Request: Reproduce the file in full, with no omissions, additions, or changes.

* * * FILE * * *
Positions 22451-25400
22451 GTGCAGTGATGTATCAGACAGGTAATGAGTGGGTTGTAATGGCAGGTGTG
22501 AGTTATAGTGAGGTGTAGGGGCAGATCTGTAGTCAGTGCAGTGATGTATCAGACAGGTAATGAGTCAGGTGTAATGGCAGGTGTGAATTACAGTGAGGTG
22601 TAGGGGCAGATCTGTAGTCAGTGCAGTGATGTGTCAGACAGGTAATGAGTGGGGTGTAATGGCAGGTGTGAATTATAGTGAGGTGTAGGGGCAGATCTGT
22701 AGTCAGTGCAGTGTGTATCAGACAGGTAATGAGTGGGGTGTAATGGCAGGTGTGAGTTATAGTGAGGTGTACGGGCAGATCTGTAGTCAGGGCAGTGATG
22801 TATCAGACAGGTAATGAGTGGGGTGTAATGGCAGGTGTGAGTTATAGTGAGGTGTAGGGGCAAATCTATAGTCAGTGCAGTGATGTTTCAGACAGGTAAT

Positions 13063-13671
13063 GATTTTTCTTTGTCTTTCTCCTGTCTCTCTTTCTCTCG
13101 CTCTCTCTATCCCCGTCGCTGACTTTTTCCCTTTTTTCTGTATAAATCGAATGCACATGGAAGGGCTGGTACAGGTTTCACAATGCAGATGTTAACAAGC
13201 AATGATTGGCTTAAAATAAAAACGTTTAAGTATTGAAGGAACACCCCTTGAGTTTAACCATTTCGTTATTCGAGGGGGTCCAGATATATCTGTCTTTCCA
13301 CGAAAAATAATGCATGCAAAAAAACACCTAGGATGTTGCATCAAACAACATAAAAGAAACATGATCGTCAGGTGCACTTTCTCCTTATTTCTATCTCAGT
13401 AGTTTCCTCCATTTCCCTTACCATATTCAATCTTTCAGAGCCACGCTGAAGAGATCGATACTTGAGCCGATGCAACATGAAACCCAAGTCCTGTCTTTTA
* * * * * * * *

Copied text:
Positions 22451-25400
22451 GTGCAGTGATGTATCAGACAGGTAATGAGTGGGTTGTAATGGCAGGTGTG
22501 AGTTATAGTGAGGTGTAGGGGCAGATCTGTAGTCAGTGCAGTGATGTATCAGACAGGTAATGAGTCAGGTGTAATGGCAGGTGTGAATTACAGTGAGGTG
22601 TAGGGGCAGATCTGTAGTCAGTGCAGTGATGTGTCAGACAGGTAATGAGTGGGGTGTAATGGCAGGTGTGAATTATAGTGAGGTGTAGGGGCAGATCTGT
22701 AGTCAGTGCAGTGTGTATCAGACAGGTAATGAGTGGGGTGTAATGGCAGGTGTGAGTTATAGTGAGGTGTACGGGCAGATCTGTAGTCAGGGCAGTGATG
22801 TATCAGACAGGTAATGAGTGGGGTGTAATGGCAGGTGTGAGTTATAGTGAGGTGTAGGGGCAAATCTATAGTCAGTGCAGTGATGTTTCAGACAGGTAAT

Positions 13063-13671
13063 GATTTTTCTTTGTCTTTCTCCTGTCTCTCTTTCTCTCG
13101 CTCTCTCTATCCCCGTCGCTGACTTTTTCCCTTTTTTCTGTATAAATCGAATGCACATGGAAGGGCTGGTACAGGTTTCACAATGCAGATGTTAACAAGC
13201 AATGATTGGCTTAAAATAAAAACGTTTAAGTATTGAAGGAACACCCCTTGAGTTTAACCATTTCGTTATTCGAGGGGGTCCAGATATATCTGTCTTTCCA
13301 CGAAAAATAATGCATGCAAAAAAACACCTAGGATGTTGCATCAAACAACATAAAAGAAACATGATCGTCAGGTGCACTTTCTCCTTATTTCTATCTCAGT
13401 AGTTTCCTCCATTTCCCTTACCATATTCAATCTTTCAGAGCCACGCTGAAGAGATCGATACTTGAGCCGATGCAACATGAAACCCAAGTCCTGTCTTTTA